MPA@UNC offers government officials at the local, state, or federal level the skills they need to advance in their careers.
With a curriculum designed by nationally-respected faculty who regularly advise public officials at all levels, online MPA students are exposed to real-world expertise regarding practical issues facing today’s government.
Public Service, Uninterrupted Meet Emily Elders and Grant Whitley. Both chose MPA@UNC in order to advance their careers in public service without leaving their lives behind.
Regional Disparity: Is the “American Dream” Dead? When it comes to the future of our children, Americans are less than optimistic. Polls show that we are no longer confident the next generation will achieve a higher standard of living than the one before it, as has historically been the case.
The Power of Visionary Leadership United States Secretary of the Navy Ray Mabus presented the 2012 Deil S. Wright Lecture, “Leadership in Service,” on November 1, 2012. The 75th leader of America’s Navy and Marine Corps, Secretary Mabus is responsible for an annual budget of $160 billion and a workforce of approximately 900,000 people.
A Citizen’s Guide to Open Government, E-Government, and Government 2.0 Engaged citizens want clear, credible information from the government about how it’s carrying on its business. They don’t want to thumb through thousands of files or wait month after month or go through the rigors of filing claims through FOIA (Freedom of Information Act). They want government information, services, and communication to be forthcoming and swift. The Open Government, Government 2.0, and E-Governance movements fill the need of connecting citizens with the government and each other to foster a more open, collaborative, and efficient public sector through the use of new technology and public data.
What will happen to Detroit? Detroit’s bankruptcy filing—potentially the largest municipal bankruptcy case in the United States—has raised a lot of questions, particularly for those who call the city their home.
Our 10 Favorite Public Servants from Pop Culture Heroes and villains get all the press coverage, but it is the humble public servant, patiently toiling away at paperwork, tackling administrative duties, and ferociously juggling the minutiae most of us never see that keep our communities (both real and fictional) running smoothly. Public servants actually represent a noble tradition in popular culture, stretching all the way back to the clay tablets that recorded The Epic of Gilgamesh four thousand years ago, when the hairy man-beast of Enkidu accepted his first job as a security guard in the public sector.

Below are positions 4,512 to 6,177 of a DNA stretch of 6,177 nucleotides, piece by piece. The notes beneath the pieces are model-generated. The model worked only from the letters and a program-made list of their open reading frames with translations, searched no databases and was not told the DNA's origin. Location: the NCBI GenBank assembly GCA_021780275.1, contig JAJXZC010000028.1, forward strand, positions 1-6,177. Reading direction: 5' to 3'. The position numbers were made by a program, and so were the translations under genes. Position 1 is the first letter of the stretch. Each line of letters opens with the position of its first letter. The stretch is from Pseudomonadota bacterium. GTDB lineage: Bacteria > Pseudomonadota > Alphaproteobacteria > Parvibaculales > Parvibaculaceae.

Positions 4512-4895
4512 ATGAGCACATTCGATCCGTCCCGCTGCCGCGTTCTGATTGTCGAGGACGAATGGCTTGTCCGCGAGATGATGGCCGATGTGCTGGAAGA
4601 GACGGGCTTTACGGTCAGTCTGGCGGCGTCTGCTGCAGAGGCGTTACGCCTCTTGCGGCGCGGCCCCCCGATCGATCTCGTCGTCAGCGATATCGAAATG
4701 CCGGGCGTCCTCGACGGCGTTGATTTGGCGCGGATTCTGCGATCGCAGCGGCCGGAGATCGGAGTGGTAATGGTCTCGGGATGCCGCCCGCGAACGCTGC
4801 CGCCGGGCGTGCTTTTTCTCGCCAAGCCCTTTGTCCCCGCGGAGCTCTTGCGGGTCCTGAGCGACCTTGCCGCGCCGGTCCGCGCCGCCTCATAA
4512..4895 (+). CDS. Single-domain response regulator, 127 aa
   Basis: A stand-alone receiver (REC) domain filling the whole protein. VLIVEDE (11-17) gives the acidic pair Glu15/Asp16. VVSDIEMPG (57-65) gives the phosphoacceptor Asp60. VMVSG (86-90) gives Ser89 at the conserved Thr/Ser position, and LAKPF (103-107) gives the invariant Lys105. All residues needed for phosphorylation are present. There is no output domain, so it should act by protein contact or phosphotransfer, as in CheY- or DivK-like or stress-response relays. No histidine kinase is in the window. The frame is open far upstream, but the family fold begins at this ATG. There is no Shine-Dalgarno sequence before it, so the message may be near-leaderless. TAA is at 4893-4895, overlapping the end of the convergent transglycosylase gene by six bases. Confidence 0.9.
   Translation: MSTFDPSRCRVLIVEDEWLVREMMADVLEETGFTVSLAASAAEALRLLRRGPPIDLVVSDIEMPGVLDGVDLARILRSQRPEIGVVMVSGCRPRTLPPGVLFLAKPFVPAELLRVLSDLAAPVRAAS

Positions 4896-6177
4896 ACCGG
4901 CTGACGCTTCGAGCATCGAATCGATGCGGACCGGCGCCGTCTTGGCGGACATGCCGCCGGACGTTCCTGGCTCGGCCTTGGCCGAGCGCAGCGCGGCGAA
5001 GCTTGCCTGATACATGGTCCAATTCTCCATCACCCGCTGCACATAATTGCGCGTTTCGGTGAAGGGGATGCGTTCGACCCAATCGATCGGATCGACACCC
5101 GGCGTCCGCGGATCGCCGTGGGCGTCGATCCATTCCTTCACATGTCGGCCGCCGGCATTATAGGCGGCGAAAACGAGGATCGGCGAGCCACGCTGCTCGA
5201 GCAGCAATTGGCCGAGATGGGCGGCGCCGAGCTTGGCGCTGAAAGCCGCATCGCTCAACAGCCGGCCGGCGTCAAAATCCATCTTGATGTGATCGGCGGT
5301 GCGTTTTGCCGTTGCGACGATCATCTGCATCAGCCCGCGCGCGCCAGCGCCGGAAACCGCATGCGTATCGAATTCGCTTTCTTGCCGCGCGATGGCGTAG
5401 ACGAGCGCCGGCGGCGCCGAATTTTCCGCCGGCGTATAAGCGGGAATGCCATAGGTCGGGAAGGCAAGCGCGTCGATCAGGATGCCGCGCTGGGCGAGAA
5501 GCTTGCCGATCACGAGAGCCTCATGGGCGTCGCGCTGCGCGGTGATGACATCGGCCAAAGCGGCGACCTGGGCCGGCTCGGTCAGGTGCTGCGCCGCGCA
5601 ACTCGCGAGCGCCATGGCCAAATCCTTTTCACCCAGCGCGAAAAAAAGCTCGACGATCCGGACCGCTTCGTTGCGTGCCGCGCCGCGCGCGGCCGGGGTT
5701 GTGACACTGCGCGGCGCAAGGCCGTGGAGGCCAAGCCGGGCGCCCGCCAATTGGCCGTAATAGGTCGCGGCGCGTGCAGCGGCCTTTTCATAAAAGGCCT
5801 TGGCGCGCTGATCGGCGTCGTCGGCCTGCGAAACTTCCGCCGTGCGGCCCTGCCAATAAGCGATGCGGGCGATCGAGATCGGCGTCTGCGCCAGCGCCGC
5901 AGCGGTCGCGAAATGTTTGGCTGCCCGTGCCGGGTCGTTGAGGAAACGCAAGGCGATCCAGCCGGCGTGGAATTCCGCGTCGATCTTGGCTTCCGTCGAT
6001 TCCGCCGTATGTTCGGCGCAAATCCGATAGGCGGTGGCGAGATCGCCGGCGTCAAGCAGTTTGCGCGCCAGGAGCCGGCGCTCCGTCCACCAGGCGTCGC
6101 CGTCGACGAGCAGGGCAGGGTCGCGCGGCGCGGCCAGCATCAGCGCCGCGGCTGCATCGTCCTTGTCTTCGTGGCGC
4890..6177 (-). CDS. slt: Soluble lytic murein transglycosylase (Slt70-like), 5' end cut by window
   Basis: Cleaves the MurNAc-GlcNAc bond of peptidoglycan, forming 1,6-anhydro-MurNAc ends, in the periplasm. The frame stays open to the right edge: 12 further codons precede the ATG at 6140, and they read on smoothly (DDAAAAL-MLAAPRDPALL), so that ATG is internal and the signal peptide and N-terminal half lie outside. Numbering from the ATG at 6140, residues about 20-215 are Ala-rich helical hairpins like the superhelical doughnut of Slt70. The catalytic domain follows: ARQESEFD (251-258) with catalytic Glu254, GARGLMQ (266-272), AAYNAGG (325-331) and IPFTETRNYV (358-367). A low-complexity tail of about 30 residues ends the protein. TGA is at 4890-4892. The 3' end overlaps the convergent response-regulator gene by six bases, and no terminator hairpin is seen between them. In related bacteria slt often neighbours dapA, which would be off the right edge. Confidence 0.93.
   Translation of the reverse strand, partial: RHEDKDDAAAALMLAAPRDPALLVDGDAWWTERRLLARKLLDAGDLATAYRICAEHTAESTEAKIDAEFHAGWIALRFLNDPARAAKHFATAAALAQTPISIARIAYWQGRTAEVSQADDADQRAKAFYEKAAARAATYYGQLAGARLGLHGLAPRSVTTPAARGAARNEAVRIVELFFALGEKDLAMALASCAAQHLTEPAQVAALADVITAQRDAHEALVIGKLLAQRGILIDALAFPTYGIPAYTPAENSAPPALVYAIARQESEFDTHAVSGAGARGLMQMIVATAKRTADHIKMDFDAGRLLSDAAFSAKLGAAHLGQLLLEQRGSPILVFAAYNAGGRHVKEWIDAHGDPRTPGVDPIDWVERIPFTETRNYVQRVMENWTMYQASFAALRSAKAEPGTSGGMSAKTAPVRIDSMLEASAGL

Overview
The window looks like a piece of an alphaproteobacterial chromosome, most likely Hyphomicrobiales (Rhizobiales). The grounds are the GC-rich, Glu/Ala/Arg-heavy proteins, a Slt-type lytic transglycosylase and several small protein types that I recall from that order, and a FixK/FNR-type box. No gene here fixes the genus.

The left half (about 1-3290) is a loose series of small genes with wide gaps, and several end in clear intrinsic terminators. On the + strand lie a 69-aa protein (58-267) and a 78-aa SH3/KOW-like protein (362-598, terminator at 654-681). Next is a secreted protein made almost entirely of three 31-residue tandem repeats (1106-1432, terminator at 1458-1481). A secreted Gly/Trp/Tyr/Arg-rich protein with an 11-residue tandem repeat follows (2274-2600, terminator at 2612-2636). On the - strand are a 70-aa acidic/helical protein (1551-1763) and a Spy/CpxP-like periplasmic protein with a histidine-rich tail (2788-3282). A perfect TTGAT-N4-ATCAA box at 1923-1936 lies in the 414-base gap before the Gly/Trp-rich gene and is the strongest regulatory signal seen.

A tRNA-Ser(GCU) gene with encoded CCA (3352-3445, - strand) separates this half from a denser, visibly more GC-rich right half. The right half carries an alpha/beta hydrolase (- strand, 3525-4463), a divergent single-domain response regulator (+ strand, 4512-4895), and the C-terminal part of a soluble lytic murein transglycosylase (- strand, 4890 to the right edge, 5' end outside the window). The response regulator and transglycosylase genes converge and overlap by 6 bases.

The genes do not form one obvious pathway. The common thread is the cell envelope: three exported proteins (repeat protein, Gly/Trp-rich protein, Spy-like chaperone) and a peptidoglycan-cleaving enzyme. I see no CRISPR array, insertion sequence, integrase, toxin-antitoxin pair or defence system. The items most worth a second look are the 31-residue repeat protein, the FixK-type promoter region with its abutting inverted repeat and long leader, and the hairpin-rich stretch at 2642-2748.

Legacy of Leadership in the Black Community: 15 Leaders in Public Service The Congressional Black Caucus Foundation’s 43rd Annual Legislative Conference to be held September 18–21, 2013, is a gathering of some of the greatest minds in the black community, including politicians, activists, constituents, and policy makers. In honor of this upcoming event, MPA@UNC is highlighting 15 black leaders who have and continue to make a difference in the public sector. The challenges these leaders have faced and the triumphs they have achieved provide leadership lessons and fascinating insights into the world of public service.
Jennifer Pahlka: Coding a Better Government Jennifer Pahlka thinks government should function more like the Internet: permissionless, open, and crowdsourced. Pahlka, a Yale graduate with a background in game development, founded Code for America in 2009. Lightheartedly referring to the fellowship program as a “Peace Corps for geeks,” Pahlka matches up web geniuses and American cities with the goal of modernizing local government services using customized web applications. Her vision helps foster civic innovation.
Edi Rama: Take Back Your City with Paint Edi Rama, an artist and former mayor of Tirana, Albania, presented this TED Talk on taking back ownership of a city through the use of color. Rama entered office facing the challenges of corruption, a lack of citizen support, and a miniscule budget. He also had the added pressure of working with European Union officials in the lead-up to Albania’s application to join the EU. From his perspective, these officials did not understand his city’s needs or how their regulations interfered with them.